Friday, November 30, 2007

All In

A 66 year old African American male presents with pain in his back and chest. The pain gets worse with movement and does not occur at night except when he changes position in bed. The patient also said that he used to be 6 feet, but now he's only 5'10". He also complains of weakness, tiredness, and some weight loss. You are unsure what is going on so you order some basic lab tests, including a peripheral blood smear (shown above). The abnormality is indicated by the arrow. Luckily, you remember seeing this in your hematology block.

Challenge: What's the clinical diagnosis?

Related Questions:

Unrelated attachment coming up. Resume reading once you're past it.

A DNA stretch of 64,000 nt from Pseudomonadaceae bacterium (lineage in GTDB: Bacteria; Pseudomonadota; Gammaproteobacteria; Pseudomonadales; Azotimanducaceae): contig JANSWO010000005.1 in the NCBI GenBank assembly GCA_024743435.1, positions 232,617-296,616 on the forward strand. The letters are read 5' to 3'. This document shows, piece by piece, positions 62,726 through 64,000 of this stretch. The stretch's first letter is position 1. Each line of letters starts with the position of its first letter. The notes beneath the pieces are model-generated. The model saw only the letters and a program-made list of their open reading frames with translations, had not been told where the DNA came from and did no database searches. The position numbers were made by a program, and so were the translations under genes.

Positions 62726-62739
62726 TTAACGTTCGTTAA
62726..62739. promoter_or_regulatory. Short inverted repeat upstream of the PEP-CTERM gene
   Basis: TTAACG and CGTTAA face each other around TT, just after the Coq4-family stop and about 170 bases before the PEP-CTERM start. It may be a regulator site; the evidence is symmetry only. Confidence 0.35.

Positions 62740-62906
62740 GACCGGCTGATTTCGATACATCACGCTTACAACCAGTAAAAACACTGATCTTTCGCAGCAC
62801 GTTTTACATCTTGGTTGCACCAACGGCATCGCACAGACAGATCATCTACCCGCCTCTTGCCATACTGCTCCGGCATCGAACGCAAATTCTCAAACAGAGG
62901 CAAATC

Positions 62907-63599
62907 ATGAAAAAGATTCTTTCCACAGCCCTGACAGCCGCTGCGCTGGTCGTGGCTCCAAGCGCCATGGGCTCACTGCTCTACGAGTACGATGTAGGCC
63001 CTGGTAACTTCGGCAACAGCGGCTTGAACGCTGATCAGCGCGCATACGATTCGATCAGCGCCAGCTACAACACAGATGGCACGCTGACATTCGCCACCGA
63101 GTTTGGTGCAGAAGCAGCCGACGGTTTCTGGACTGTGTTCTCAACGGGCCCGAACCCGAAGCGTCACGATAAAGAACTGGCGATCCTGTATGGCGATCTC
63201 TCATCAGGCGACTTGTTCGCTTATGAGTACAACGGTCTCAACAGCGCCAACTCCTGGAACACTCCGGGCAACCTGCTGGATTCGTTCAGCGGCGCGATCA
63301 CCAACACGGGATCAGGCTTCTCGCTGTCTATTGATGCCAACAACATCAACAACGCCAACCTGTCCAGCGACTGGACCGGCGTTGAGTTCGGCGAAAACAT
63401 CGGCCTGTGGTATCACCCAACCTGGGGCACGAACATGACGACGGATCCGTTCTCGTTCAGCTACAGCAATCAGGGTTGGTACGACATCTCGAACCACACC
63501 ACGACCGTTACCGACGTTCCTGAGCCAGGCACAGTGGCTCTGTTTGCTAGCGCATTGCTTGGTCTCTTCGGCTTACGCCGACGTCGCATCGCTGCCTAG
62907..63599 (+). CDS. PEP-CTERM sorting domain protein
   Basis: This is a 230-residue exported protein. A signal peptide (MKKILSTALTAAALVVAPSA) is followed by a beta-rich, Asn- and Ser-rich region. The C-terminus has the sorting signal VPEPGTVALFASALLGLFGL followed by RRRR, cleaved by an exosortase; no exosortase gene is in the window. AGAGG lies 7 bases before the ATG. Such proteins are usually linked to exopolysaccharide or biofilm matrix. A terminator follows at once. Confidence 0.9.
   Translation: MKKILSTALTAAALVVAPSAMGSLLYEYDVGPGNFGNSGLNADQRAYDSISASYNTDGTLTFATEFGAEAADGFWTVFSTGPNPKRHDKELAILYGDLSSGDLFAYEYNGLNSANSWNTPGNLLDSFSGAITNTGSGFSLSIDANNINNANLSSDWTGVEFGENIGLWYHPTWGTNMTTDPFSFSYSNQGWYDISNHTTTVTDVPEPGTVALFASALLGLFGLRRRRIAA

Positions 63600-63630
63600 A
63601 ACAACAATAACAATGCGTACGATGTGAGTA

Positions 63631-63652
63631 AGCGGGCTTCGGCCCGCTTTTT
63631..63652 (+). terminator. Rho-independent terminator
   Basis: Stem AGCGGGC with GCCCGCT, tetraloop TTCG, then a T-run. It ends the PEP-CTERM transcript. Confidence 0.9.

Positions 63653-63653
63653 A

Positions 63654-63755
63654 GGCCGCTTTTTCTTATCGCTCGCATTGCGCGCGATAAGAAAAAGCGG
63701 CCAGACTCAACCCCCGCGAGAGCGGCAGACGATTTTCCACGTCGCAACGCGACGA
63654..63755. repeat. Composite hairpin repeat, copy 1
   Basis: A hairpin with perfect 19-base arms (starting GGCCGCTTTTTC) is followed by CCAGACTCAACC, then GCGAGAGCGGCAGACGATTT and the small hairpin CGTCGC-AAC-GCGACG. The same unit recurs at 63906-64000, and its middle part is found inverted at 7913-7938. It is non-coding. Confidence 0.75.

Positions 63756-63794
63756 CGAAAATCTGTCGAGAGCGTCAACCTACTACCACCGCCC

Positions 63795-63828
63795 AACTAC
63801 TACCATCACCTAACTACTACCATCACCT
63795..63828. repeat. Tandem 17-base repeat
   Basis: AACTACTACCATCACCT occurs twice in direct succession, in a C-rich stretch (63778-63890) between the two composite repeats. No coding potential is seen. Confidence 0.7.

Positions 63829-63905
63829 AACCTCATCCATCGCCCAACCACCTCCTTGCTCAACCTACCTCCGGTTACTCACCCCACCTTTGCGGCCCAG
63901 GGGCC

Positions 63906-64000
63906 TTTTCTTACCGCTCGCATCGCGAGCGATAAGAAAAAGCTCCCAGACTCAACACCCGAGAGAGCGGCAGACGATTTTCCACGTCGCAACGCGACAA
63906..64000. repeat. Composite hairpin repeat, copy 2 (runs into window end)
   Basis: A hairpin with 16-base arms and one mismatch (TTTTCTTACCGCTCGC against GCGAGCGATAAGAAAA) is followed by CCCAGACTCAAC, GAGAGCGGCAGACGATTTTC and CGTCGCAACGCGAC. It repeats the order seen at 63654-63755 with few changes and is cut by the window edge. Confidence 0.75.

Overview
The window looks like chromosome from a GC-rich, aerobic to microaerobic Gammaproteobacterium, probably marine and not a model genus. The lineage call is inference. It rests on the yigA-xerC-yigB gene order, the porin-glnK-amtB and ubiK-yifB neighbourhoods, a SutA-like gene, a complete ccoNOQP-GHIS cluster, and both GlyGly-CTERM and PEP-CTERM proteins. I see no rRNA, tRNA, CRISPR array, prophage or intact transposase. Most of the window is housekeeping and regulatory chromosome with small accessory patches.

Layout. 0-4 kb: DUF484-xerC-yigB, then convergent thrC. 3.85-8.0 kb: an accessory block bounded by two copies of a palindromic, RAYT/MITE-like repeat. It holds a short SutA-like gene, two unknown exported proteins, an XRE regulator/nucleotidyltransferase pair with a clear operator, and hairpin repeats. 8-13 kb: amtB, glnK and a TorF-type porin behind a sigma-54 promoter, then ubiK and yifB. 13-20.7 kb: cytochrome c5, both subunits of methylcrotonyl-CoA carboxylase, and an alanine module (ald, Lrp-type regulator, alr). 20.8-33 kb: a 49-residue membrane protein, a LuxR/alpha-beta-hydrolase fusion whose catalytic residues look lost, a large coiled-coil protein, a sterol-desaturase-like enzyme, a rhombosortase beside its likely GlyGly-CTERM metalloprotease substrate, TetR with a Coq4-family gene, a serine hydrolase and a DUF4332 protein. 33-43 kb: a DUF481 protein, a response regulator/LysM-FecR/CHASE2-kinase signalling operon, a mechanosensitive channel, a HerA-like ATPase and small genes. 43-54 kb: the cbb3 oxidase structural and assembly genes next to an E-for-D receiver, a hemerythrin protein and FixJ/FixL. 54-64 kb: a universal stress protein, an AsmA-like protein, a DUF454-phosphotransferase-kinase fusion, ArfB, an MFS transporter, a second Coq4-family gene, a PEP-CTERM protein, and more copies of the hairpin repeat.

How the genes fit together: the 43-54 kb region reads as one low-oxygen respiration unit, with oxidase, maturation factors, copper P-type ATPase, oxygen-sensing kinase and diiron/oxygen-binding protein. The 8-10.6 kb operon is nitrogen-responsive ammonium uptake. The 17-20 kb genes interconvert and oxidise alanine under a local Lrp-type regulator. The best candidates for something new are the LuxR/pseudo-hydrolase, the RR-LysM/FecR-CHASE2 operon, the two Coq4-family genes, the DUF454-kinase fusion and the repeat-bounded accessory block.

1. What's the finding on the peripheral blood smear called?

Image shown under fair use.


Alex said...

Rouleaux formation in multiple myeloma?

Craig said...

All In

The peripheral blood smear shows rouleaux formation, a sort of “stack-of-coins” appearance. This is classic for multiple myeloma, a neoplastic proliferation of a single clone of plasma cells producing a monoclonal antibody. The epidemiology and clinical symptoms support this diagnosis. Often, the clone of plasma cells proliferates in the bone marrow and results in extensive skeletal destruction. Other findings include anemia, hypercalcemia, and renal insufficiency.

Sources:; UpToDate.